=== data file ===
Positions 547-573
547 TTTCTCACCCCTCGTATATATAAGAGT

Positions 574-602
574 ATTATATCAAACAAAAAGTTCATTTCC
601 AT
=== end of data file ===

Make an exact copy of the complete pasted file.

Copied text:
Positions 547-573
547 TTTCTCACCCCTCGTATATATAAGAGT

Positions 574-602
574 ATTATATCAAACAAAAAGTTCATTTCC
601 AT